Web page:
Lockheed Martin Photo by Angel DelCueto
F-35 assembly at Lockheed Martin,, Fort Worth, Tex.

Lockheed Sues Howmet Over F-35 Titanium Costs

Dec. 7, 2023
Rising material costs that the supplier blames on the Russian invasion of Ukraine are claimed to be exceeding the contracted terms and threatening availability of the Joint Strike Fighter jets.

Lockheed Martin is suing one of the major suppliers to its F-35 Joint Strike Fighter jet program, alleging that Howmet Aerospace exceeded its contractual rights in raising its price for titanium products and separately that Howmet’s position threatens national security by delaying deliveries of completed aircraft.

Howmet has responded that it has complied with its contractual and regulatory obligations, and blamed the global shortage of titanium raw materials since the February 2022 invasion of Ukraine by Russia, which is a primary source of titanium sponge.

Titanium sponge is material that results from the first stage of refining titanium ore. It is a raw material for refining titanium metal and forming ingots or billets that can be alloyed and cast into structural parts or rolled into flat or long products.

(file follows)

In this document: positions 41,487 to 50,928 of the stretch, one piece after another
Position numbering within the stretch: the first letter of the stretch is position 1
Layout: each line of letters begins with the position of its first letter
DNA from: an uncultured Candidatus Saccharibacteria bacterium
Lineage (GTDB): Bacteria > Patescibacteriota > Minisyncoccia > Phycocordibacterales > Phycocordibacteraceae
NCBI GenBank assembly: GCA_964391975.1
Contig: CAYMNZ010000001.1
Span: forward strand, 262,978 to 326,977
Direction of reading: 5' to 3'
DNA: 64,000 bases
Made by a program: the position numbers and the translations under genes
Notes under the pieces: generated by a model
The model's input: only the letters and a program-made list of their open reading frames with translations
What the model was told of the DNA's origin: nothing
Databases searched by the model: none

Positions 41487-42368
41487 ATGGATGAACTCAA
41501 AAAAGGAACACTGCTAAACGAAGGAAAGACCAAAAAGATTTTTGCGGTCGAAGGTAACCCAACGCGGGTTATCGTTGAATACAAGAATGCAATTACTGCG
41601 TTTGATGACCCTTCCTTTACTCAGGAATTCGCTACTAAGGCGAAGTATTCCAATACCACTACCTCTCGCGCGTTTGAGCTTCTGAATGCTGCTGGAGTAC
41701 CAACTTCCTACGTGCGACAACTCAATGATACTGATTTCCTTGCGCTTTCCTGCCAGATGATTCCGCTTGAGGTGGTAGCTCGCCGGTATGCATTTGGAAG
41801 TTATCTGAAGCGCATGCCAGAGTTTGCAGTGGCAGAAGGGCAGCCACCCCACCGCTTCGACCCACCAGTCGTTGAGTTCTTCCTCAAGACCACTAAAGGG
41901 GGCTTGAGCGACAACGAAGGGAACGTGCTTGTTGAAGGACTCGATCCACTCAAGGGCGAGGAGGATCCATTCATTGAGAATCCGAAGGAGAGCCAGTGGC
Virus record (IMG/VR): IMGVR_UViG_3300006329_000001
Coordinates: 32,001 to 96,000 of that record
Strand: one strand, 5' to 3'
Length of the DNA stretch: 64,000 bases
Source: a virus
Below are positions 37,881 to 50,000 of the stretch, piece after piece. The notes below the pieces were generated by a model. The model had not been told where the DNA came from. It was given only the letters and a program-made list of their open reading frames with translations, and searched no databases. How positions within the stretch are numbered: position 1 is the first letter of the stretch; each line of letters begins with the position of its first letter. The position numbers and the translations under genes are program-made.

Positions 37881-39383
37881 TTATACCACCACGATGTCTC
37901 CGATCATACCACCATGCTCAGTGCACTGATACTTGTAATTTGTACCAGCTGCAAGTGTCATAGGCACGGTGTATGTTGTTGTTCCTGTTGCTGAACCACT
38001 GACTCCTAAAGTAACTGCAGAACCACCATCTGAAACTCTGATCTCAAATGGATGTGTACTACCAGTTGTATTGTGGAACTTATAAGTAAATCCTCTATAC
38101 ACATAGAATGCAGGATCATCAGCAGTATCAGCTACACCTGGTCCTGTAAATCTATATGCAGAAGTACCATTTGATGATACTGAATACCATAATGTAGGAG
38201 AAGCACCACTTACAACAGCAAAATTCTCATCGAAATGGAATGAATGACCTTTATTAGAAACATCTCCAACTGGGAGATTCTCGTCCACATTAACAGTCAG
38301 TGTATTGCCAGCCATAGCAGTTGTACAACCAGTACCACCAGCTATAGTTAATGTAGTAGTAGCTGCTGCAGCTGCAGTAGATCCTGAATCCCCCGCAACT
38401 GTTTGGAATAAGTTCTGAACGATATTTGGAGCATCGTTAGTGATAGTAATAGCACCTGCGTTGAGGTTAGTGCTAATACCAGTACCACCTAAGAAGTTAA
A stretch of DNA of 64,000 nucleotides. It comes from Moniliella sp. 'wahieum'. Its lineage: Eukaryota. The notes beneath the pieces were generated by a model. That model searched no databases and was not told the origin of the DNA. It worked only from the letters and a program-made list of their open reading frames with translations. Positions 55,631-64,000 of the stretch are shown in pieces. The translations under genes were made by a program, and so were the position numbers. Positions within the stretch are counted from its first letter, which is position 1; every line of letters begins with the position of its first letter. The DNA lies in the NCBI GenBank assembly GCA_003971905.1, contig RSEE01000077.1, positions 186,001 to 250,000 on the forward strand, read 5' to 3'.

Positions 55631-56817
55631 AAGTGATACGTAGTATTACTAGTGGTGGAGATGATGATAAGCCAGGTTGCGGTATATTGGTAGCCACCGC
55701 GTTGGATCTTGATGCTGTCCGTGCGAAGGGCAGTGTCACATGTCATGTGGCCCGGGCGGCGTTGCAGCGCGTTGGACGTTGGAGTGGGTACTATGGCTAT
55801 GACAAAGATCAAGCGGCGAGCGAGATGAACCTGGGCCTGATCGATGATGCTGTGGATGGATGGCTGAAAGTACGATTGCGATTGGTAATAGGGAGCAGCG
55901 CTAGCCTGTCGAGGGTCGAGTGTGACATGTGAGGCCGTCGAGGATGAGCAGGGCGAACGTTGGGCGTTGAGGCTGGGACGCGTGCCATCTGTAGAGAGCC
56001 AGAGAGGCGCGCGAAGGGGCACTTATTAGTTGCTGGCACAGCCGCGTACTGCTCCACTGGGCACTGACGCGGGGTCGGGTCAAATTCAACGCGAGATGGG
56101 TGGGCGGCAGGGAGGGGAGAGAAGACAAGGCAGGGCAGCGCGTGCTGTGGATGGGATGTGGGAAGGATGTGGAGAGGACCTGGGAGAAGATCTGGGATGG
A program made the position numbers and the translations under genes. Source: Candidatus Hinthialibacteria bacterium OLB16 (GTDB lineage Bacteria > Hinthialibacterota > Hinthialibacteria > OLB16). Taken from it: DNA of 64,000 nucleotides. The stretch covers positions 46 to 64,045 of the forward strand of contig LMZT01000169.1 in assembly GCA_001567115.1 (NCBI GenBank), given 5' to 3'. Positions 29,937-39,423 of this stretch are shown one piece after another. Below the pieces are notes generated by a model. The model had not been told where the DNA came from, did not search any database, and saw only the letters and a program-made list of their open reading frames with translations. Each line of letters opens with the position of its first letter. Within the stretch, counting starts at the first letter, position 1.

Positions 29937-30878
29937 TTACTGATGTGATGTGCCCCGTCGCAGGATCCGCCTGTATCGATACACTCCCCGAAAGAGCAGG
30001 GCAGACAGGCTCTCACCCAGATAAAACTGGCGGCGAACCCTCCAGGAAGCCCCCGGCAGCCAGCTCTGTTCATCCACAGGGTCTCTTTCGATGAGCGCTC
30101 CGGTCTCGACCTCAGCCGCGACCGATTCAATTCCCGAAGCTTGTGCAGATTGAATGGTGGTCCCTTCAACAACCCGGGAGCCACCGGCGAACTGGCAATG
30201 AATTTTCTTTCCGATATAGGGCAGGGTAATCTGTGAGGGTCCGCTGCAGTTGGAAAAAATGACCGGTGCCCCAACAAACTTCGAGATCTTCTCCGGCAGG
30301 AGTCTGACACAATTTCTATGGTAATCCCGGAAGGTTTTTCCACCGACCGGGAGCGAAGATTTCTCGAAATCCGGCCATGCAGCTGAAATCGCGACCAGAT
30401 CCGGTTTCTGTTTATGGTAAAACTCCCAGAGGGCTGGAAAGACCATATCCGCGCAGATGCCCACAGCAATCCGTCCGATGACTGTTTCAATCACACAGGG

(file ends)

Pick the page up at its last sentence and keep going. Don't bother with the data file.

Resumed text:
The F-35 is a series of single-engine, Stealth-enabled aircraft deployed for ground attack and combat, and available in three variants. It is by far the largest and most expensive U.S. defense program, with Lockheed subject to steady scrutiny for cost overruns and the readiness of aircraft for service.

Howmet manufacturers jet engine components, aerospace fastening systems, and airframe structural components for commercial and defense aircraft builders. Its contributions to the F-35 program include forged aluminum bulkheads and titanium bulkheads, and titanium metal used to manufacture other airframe structures, as well as single-crystal, nickel-based superalloy blades and vanes; rolled rings, and fasteners.

In a release commenting on the Lockheed suit, Howmet blamed Russia’s invasion of Ukraine for drastic price increases by its titanium sponge suppliers, “contrary to their agreements with Howmet.” It added that this situation was exacerbated by “Lockheed Martin permitted customers to sell their revert scrap metal to third parties rather than provide it to Howmet as contractually required. This allowed the Customers to profit from highly inflated prices on the open market.”

Howmet claimed it continued to purchase titanium sponge and titanium scrap metal on the open market in order to supply the F-35 program, and that it has been “transparent with Lockheed Martin about these challenges and has acted in good faith to attempt to reach a reasonable resolution for the benefit and long-term health of the F-35 program.”

According to Howmet, those discussions were ongoing when Lockheed “chose to file a meritless lawsuit seeking to compel Howmet to continue to supply product at prices that no longer reflect commercial reality and on terms that Howmet believes it is not contractually obligated to provide.”

The supplier noted it remains open to discussing a “reasonable resolution.”